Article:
Israel’s Prime Minister Benjamin Netanyahu likely benefitted from a deal his cousin’s company made with Libya under deposed Prime Minister Muammar Gaddafi.
New details pertaining to Netanyahu’s alleged involvement in Case 3000 emerged last month, after Israel’s State Comptroller’s Office found that he had bought shares in Texas-based steel factory SeaDrift. SeaDrift was a long-time supplier of German shipbuilding firm ThyssenKrupp, which lies at the heart of the scandal sometimes known as the “submarine affair”.
SeaDrift was owned by Netanyahu’s cousin, Nathan Milikowsky, who allegedly sold shares to Netanyahu at a 95 per cent discount, allowing him to make millions of dollars in personal profit.
Yet according to an exclusive report by the Huffington Post yesterday, Netanyahu may have also profited from a deal which Milikowsky’s other company, C/G Electrodes, held with Gaddafi’s Libya. The Huffington Post claims it “has learned that while Netanyahu held Seadrift’s stock, another company owned by Milikowsky, C/G Electrodes, was charged by the U.S. Department of Commerce with selling electrodes to Muammar Gaddafi’s Libya in 2007 and 2008, in violation of U.S. nuclear nonproliferation regulations.”
The report continues: “During that time, Seadrift Coke was the main supplier of raw materials to C/G Electrodes, which means that Netanyahu likely benefited from the Libya sales.” Netanyahu’s profit could have been substantial, given that C/G Electrodes’ shipments to Libya were “valued at $6.8 million.”
Both Milikowsky and Netanyahu have denied that the Israeli prime minister had any knowledge of the Libya connection. Milikowsky told the Huffington Post that Netanyahu “was not involved in that company [C/G Electrodes] and was just a passive investor in Seadrift,” adding: “Besides that, I won’t say anything else, since I’m not talking to reporters.”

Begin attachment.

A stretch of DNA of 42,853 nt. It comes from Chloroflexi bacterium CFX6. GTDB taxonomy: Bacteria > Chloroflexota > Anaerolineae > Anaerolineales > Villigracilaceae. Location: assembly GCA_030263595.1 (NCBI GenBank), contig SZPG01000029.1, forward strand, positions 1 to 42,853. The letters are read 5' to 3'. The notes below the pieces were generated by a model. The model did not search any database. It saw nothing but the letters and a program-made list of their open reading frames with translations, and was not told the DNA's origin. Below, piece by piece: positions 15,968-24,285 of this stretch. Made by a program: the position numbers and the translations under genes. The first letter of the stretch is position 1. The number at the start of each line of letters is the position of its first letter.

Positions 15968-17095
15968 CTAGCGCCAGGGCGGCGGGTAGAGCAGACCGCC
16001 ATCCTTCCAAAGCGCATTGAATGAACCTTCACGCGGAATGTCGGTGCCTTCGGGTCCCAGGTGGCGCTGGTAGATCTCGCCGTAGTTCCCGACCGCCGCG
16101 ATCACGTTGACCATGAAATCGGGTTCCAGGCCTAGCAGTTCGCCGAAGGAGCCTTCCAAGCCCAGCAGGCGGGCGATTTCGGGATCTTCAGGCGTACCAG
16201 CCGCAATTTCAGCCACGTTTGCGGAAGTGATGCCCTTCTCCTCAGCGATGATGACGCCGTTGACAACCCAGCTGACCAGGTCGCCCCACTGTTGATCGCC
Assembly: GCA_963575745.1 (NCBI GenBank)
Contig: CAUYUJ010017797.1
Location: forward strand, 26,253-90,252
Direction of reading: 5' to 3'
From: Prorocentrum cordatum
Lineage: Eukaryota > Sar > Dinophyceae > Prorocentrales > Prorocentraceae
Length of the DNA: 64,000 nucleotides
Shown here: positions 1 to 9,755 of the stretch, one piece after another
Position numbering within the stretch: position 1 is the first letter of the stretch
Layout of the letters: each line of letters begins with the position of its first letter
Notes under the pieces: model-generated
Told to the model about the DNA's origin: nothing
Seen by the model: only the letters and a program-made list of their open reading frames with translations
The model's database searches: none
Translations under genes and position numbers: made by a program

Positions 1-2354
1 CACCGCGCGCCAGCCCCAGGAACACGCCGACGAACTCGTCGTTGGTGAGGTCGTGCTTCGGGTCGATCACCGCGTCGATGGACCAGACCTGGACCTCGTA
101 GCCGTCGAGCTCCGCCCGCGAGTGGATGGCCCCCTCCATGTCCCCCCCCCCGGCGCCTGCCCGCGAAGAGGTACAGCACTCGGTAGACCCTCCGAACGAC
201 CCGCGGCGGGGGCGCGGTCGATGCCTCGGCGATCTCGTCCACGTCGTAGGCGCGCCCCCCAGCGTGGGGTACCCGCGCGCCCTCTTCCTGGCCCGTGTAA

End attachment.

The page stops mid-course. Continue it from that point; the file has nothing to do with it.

A spokesman for Netanyahu reiterated Milikowsky’s claim that the prime minister was only a passive investor in SeaDrift, stressing “he did not take any part in the company’s management or business”.
The Huffington Post’s revelations will add to the quickly-escalating scandal surrounding Netanyahu’s links with SeaDrift and its potential implications for the Case 3000 investigation.
There are four components to Case 3000, three of which refer to deals under which the Israeli Navy would purchase submarines and warships from German shipbuilding firm ThyssenKrupp. In relation to these deals Miki Ganor, a former ThyssenKrupp sales representative in Israel, admitted to bribing a string of senior Israeli officials in order to help secure the contracts.
In the fourth component of Case 3000, Netanyahu is believed to have authorised the sale of two German submarines to Egypt without consulting the Defence Ministry or then Defence Minister Moshe Ya’alon. Speaking recently about the affair, Netanyahu said his reasons for doing so were “state secrets”.
Netanyahu was not previously a suspect in Case 3000 and was only being interviewed as a witness, providing testimony about the conduct of several of his close associates. Among these associates are Netanyahu’s cousin David Shimron, who allegedly represented Miki Ganor in the ThyssenKrupp deals and promised to use his influence over the prime minister to secure the sales. Nathan Milikowsky is also under investigation, as well as Netanyahu’s former bureau chief David Sharan, former head of the Israeli Navy Eliezer Marom and former government minister Eliezer Sandberg.
Commentators have speculated that the resurfacing of Case 3000 could negatively impact Netanyahu’s re-election bid in the upcoming general election on 9 April. Yet with less than a week to go until the country goes to the polls, the Huffington Post’s latest revelation is unlikely to impact voter’s decision.
However, the new details could result in an investigation into Netanyahu’s involvement in the submarine affair and the profit he gained from SeaDrift. The scandal has rocked the country, with former security officials calling it “the most significant corruption scandal Israel has known”. Given that Netanyahu is already due to appear in court as part of the Case 1000, 2000 and 4000 investigations, should he be re-elected next week allegations of corruption promise to be a key feature of his first few months in office.